The other wavepath also includes a two-pole reactive network N", which is the dual of network N. As such, it has the same coefficient of transmission t(w) as network N, but the coefficient of reflection K(m) is the negative of network N.

In operation, signals, over the band of interest, applied at port 1 divide equally between the two wavepaths 42 and 43.

For a unit amplitude input signal, the incident signal components in wavepaths 42 and 43 are equal to l and . These combine in hybrid 40 to produce an output signal k(w) at port 4, thus realizing the required coupler characteristic. Clearly, other coupling networks can just as readily be devised by those skilled in the art. In this connection, see the copend ing application by H. Seidel, Ser. No. 776,398, filed Nov. 18, 1968 and assigned to applicants assignee.

It will be recognized that the feed-forward amplifier described hereinabove, and the feed-forward amplifier described in the above-cited copending application by H. Seidel, represent extreme situations. In the instant case, the amplifiers have flat gain characteristics over the band of interest, and band-shaping is a function solely of the couplers. In the copending application, the input and the error injection couplers have flat characteristics, and band-shaping is a function of the main and error amplifier gain characteristics. Obviously, there is an area between these two extremes wherein the overall band-shaping burden is shared between the amplifiers and the couplers. It will be recognized, however, that if the individual amplifiers have shaped gain characteristics, it may complicate the design of the delay equalizers. On the other hand, it can simplify the coupler designs. In connection with the latter, if the amplifiers have frequency-dependent gain characteristics, the gain functions C(10) and 3(0)) are substitutedfor G and g in the various equations for the coupler coefficients t and k.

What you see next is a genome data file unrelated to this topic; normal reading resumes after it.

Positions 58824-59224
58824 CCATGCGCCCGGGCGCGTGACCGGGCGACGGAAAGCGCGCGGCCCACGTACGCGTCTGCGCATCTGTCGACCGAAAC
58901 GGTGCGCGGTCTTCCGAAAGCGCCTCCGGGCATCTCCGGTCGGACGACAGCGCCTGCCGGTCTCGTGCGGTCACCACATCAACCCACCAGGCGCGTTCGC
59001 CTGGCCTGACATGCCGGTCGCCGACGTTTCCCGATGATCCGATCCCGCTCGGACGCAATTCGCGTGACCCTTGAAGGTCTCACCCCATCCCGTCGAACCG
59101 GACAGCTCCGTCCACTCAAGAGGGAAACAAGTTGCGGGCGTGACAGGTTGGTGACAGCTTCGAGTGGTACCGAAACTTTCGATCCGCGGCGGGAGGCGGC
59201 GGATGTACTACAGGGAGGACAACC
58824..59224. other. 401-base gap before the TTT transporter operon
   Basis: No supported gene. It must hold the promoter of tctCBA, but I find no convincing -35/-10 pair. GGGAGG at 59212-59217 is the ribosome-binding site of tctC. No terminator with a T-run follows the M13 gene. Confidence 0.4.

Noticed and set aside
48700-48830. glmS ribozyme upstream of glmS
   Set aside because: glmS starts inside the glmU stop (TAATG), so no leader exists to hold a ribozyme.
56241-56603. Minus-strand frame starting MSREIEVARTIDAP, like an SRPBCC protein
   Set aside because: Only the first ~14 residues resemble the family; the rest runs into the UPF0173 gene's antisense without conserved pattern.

Accordingly, it is understood that the above-described arrangements areillustrative of but a small number of the many possible specific embodiments which can represent applications of the principles of the invention. For esample, as noted above, the main amplifier and the error amplifier, or both, can themselves be feed-forward amplifiers. Such multiple loop arrangements are more fully described in US. Pat. No. 3 4 1,798, issued to H. Seidel on Oct. 7, 1969. Thus, nu-

merous and varied other arrangements can readily be devised in accordance with these principles by those skilled in the art without departing from the spirit and scope of the invention.

What is claimed is: 1. A feed-forward electromagnetic signal amplifier having an arbitrary gain-frequency characteristic F(w) over a frequency band of interest comprising:

first and second wavepaths; the first of said wavepaths including, in cascade, a main signal amplifier and a first delay network; I

the second of said wavepaths including, in cascade, a

second delay network and an error amplifier;

input means for dividing an input signal into components and for coupling a different one of said components to the input end of each of said wavepaths;

sampling means for coupling a portion of the signal output from said main amplifier to the input to said error amplifiand error injection means for coupling the output from said error amplifier into said first wavepath in time and phase to minimize error components in the output signal;

characterized in that: g